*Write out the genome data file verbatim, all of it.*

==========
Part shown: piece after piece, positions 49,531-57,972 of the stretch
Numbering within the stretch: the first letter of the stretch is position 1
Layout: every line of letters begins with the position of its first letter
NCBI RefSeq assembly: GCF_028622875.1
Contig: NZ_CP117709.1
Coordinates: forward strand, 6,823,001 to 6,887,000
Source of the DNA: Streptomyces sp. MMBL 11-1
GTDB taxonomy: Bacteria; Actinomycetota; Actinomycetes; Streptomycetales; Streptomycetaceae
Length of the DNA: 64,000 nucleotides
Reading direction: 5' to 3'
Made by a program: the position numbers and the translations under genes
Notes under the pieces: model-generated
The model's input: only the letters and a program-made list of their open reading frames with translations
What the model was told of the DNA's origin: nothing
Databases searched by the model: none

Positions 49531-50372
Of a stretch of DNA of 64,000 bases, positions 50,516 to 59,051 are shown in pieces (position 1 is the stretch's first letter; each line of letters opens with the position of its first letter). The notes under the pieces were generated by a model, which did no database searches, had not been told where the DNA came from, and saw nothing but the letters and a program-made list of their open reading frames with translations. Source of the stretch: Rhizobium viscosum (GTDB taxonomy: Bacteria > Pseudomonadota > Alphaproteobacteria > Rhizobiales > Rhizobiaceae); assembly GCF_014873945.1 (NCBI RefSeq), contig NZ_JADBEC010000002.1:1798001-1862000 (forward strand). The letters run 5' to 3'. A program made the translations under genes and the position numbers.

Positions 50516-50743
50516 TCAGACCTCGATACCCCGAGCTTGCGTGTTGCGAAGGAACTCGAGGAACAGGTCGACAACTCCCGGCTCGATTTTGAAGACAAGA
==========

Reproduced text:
Part shown: piece after piece, positions 49,531-57,972 of the stretch
Numbering within the stretch: the first letter of the stretch is position 1
Layout: every line of letters begins with the position of its first letter
NCBI RefSeq assembly: GCF_028622875.1
Contig: NZ_CP117709.1
Coordinates: forward strand, 6,823,001 to 6,887,000
Source of the DNA: Streptomyces sp. MMBL 11-1
GTDB taxonomy: Bacteria; Actinomycetota; Actinomycetes; Streptomycetales; Streptomycetaceae
Length of the DNA: 64,000 nucleotides
Reading direction: 5' to 3'
Made by a program: the position numbers and the translations under genes
Notes under the pieces: model-generated
The model's input: only the letters and a program-made list of their open reading frames with translations
What the model was told of the DNA's origin: nothing
Databases searched by the model: none

Positions 49531-50372
Of a stretch of DNA of 64,000 bases, positions 50,516 to 59,051 are shown in pieces (position 1 is the stretch's first letter; each line of letters opens with the position of its first letter). The notes under the pieces were generated by a model, which did no database searches, had not been told where the DNA came from, and saw nothing but the letters and a program-made list of their open reading frames with translations. Source of the stretch: Rhizobium viscosum (GTDB taxonomy: Bacteria > Pseudomonadota > Alphaproteobacteria > Rhizobiales > Rhizobiaceae); assembly GCF_014873945.1 (NCBI RefSeq), contig NZ_JADBEC010000002.1:1798001-1862000 (forward strand). The letters run 5' to 3'. A program made the translations under genes and the position numbers.

Positions 50516-50743
50516 TCAGACCTCGATACCCCGAGCTTGCGTGTTGCGAAGGAACTCGAGGAACAGGTCGACAACTCCCGGCTCGATTTTGAAGACAAGA